Sportsball fans who already miss NFL action have just weeks to wait until baseball throws out the first pitch on March 26. While the Astros cheating scandal dominates baseball news, teams across the league are furiously shuffling rosters in hopes of coming up with the winning lineup.
100 years ago, the Boston Red Sox sold their best player, a pitcher named Babe Ruth who wanted to bat every day. Owner Harry Frazee had run out of patience for Ruth’s drinking, gambling, and womanizing, and Ruth’s hitting prowess made him too expensive to keep. The Sox spent the next 86 years regretting that deal. Now they’re doing it again, sending outfielder Mookie Betts and pitcher Mike Price to the Dodgers. And it’s all to keep their billionaire owner from paying the league’s Competitive Balance Tax to keep him.
When you hear the phrase “luxury tax,” you might think of politicians stumping against income inequality. Baseball’s “luxury tax” fights inequality, too. The goal is to keep big-market teams like the New York Yankees or Los Angeles Dodgers from bidding up salaries to corner the market on talent. (Funny how no one worries about the Mets doing it.)
The process isn’t quite as hard as filling out your 1040 — but it’s not far off. Start with the average annual value of each player’s contract. If that amount tops a specified maximum ($208 million for 2020), the team pays 20% of the excess. If they top it a second year in a row, they pay 30%. Three or more times and it’s 50%. Clubs that go over by more than $20 million pay a 12% surtax. If they go over by more than $40 million, they pay an extra 42.5% the first year and 45% for future years. Violators can also lose draft picks.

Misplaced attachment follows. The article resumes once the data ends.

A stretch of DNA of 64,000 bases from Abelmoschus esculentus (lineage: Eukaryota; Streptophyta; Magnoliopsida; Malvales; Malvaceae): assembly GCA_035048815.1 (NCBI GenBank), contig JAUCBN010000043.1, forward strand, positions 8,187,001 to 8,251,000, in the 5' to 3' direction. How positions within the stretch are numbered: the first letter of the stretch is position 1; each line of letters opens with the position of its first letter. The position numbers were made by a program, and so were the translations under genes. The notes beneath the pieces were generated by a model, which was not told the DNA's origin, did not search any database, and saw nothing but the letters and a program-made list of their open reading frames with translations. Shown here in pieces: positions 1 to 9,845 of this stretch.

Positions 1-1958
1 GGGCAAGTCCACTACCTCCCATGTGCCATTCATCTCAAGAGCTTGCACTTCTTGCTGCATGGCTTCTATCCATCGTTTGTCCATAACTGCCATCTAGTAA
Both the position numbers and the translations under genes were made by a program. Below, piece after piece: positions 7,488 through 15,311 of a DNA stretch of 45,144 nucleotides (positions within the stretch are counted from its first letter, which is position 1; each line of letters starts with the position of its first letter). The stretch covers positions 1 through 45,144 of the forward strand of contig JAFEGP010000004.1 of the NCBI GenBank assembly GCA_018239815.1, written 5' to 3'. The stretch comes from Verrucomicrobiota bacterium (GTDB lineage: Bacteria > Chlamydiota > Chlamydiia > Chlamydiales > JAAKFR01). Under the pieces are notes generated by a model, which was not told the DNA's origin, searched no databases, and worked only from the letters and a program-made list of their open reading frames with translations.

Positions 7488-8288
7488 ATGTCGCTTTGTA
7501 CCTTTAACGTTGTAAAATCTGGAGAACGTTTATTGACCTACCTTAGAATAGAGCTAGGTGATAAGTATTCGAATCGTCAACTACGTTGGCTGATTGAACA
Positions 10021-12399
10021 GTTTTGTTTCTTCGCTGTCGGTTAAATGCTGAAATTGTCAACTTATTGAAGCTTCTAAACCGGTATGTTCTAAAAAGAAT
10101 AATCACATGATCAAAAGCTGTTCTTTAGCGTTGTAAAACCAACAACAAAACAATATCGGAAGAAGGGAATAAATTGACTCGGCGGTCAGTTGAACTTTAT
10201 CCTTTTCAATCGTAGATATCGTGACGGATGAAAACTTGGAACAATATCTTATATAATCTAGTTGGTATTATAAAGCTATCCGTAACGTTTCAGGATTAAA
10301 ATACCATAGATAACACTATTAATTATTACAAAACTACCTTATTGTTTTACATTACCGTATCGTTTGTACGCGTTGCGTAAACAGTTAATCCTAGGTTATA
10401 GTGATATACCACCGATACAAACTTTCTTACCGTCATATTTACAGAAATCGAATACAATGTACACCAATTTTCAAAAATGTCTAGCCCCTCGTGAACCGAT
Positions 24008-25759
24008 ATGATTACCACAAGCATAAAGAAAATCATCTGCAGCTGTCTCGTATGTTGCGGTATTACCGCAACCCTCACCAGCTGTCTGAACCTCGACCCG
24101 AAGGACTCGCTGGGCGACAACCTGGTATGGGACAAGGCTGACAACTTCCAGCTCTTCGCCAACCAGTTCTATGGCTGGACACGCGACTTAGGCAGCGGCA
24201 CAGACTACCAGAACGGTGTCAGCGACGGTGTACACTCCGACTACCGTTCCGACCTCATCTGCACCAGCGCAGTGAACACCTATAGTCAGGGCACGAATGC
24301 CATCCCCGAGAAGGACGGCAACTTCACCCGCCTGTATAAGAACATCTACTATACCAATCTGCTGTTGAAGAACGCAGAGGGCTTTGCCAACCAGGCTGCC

Where does that leave Boston? In 2018 their payroll was highest in the league at $239 million. It bought them 108 regular-season victories and a World Series trophy. It also meant $12 million in tax. For 2019, they were highest again at $243.7 million. That cost them $13 million. Mookie Betts was scheduled to make $27 million this year, his last before free agency. His teammate Price was scheduled to make $32 million.
Now, Boston’s owner, John Henry, ranks 33rd on Forbes magazine’s list of the richest sports team owners. His net worth stands at $2.7 billion. But he must be feeling the same pinch Frazee did a century ago. Take his Florida mansion, for example. Back in 2018, he listed it for sale at $25 million. Now he’s marked it down 40% to $15 million, which would cover a dozen or so games’ worth of player salaries. (Property taxes are $138,907/year, and it can’t be cheap hiring staff to clean the 19 bathrooms.)
So, sending Betts and Price packing drops the roster down to $190 million and solves the luxury tax problem. Of course, solving that tax problem creates a new one. Betts was arguably the team’s best fielder in 50 years. Look up “franchise player” in the dictionary, and . . . well, you know the rest. Price was the team’s #3 pitcher; last year he went 7-5 with a 4.37 ERA. (Sadly, that’s what you get for $32 million today.) Baseball writers are crying foul, accusing Henry of putting profits over winning. Where will the Sox stand at the All-Star Break? Bang the Astros’ trash can if you know!
Baseball may be “just a game,” but those are real dollars the Sox are paying in tax. Just goes to show, nobody likes paying more than they have to, and you shouldn’t either. That’s why you need a Golden Glover like us on your team!